Violets are Blue – MG Book Recommendation

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Title: Violets are Blue

Author: Barbara Dee

Publisher: Aladdin, 28th Sept. 2021

Ages: 8-11

283 pages. 

Genre: Middle Grade realistic contemporary fiction

ARC review copy from publisher

Themes: divorce, parental addiction, pills addiction, middle school, makeup artists, secrets, friendships, forgiveness, family, SUD (substance use disorder), stepmoms

Favorite Quote:

“But I couldn’t stop thinking about this other feeling I had: how sometimes when Mom looked at me, it was like she didn’t even see my face. Like my features had been deleted, one by one, and all she was seeing when I stood in front of her was white foundation, and powder, layer on top of layer, making me go blurry. Until finally I disappeared too.” (ARC, 218)


Twelve-year-old Wren loves makeup—special effect makeup, to be exact. When she is experimenting with new looks, Wren can create a different version of herself. A girl who isn’t in a sort-of-best friendship with someone who seems like she hates her. A girl whose parents aren’t divorced and doesn’t have to learn to like her new stepmom.

So, when Wren and her mom move to a new town for a fresh start, she is cautiously optimistic. And things seem to fall into place when Wren meets potential friends and gets selected as the makeup artist for her school’s upcoming production of Wicked.

Only, Wren’s mom isn’t doing so well. She’s taking a lot of naps, starts snapping at Wren for no reason, and always seems to be sick. And what’s worse, Wren keeps getting hints that things aren’t going well at her new job at the hospital, where her mom is a nurse. And after an opening night disaster leads to a heartbreaking discovery, Wren realizes that her mother has a serious problem—a problem that can’t be wiped away or covered up.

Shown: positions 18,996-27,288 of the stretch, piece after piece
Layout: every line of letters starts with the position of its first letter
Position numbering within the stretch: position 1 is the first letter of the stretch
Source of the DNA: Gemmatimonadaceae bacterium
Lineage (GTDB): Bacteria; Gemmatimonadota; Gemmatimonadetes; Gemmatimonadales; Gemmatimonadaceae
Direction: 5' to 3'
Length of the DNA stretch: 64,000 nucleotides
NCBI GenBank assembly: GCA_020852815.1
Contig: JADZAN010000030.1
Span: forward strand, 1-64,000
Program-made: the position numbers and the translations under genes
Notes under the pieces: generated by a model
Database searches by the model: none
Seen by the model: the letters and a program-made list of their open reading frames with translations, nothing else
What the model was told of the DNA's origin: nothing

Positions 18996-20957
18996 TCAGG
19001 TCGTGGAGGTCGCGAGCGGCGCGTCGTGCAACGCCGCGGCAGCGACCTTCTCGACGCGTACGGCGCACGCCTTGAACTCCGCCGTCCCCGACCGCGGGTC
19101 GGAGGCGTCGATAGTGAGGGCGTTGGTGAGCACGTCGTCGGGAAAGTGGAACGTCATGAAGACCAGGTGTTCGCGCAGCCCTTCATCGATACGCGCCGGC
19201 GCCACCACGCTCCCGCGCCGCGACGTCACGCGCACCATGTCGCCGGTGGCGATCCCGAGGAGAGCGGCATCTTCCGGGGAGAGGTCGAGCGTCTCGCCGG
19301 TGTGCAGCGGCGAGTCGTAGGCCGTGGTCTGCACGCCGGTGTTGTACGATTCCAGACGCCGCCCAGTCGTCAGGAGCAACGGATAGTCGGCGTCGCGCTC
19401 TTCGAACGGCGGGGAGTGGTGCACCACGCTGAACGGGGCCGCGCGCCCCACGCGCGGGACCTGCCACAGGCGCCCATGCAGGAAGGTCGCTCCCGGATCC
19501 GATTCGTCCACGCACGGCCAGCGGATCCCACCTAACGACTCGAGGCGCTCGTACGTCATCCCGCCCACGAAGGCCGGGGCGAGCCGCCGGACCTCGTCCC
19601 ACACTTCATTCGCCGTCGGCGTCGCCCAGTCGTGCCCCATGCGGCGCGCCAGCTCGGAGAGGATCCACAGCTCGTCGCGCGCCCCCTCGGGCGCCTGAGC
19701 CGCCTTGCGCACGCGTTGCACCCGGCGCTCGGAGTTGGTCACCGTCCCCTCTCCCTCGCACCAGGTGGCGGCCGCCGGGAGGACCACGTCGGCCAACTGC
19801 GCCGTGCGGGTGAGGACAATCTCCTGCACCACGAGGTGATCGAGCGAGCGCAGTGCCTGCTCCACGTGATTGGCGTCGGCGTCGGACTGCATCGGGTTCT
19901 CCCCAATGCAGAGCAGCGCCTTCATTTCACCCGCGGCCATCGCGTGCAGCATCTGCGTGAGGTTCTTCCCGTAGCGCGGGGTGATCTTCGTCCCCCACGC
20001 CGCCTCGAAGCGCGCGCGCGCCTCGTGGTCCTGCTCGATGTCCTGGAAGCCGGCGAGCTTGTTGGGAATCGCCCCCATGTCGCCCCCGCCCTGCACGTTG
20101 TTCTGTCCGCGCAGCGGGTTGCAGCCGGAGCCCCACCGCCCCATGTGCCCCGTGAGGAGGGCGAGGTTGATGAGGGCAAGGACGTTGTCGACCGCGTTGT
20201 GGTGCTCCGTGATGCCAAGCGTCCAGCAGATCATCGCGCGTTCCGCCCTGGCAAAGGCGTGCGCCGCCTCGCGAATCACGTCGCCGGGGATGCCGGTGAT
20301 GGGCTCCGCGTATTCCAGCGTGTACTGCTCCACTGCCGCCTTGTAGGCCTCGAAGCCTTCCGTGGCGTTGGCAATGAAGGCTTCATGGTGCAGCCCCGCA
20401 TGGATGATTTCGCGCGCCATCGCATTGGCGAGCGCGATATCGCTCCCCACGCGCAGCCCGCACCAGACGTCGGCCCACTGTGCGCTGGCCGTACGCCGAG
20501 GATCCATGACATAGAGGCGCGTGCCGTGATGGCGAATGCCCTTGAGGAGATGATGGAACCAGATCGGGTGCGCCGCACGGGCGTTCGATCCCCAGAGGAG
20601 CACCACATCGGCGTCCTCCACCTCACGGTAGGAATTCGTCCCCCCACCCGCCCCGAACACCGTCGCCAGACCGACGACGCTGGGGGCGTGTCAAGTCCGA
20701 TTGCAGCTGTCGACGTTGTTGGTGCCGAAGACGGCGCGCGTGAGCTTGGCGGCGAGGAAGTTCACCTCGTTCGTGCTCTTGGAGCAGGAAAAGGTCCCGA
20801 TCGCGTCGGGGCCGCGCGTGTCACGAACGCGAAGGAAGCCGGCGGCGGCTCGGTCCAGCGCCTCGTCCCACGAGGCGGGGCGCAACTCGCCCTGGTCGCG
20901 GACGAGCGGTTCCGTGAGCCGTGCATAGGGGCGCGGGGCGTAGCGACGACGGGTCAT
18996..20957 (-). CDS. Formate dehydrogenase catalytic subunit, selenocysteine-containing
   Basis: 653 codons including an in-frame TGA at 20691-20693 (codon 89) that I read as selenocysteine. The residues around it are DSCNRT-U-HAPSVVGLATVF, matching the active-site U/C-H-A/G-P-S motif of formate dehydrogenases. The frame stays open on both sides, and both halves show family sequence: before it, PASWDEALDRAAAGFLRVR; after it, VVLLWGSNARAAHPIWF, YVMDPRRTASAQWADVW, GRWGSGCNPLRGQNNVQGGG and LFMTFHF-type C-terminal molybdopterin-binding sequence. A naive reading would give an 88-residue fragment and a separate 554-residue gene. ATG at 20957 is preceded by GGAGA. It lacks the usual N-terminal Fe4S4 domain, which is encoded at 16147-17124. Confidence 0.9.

After all the progress she’s made, can Wren start over again with her devastating new normal? And will she ever be able to heal the broken trust with her mom? (publisher)

Why I like this book:

I haven’t read a Barbara Dee novel I haven’t liked. This latest middle grade story tackles another hard-hitting topic that affects many young readers and their families. While a challenging topic for readers to grapple with, all the characters, especially our protagonist Wren, are super relatable and Dee manages to tackle the complexities of subjects like divorce and substance abuse in a sensitive and compelling way.

The opioid epidemic is sadly impacting more and more families and children, and the subtle signs noticed and yet not seen by those close to the addict are artfully depicted. Wren is a well developed and endearing character; her interest in effects makeup also made for an unusual focus for this tween, and Dee used this deftly to tie into some of the themes in this novel of identity, concealment, secrecy…. There are lots of topics covered here (divorce, stepmom, new half-siblings, parental addictions, fitting into a new school, making friends, crushes or not…) but all felt relevant and believable. How often do we as adults feel that when problems arrive they never come alone? It’s complicate but so is life often, whatever the age.

I really enjoyed the evolution of Wren’s friendships, especially with Kai. It was cool to see a protagonist upset about hurting a friend’s feelings who was crushing on her when she couldn’t reciprocate. I enjoyed Wren’s naïveté about this. I suspect the pop culture, makeup art and musical theatre will have wide appeal. It is a well paced and moving story that kept my interest to the last page. The end is not all tidy bows, but as complex and satisfying as the rest of the story. I strongly recommend this book for middle schoolers.

“‘Actually blue violets do exist in nature,’ Cat FX said cheerfully. ‘Purple ones are more common, but just because something is weird doesn’t mean it’s not real.’” (ARC, 256)


This book belongs in every middle school library to generate important discussions. Around 1 in 8 children (8.7 million) aged 17 or younger lived in households with at least one parent who had a past year substance use disorder (SUD). About 1 in 35 children (2.1 million) lived in households with at least one parent who had a past year illicit drug use disorder.

SAMHSA Substance Abuse and Mental Health Services Administration
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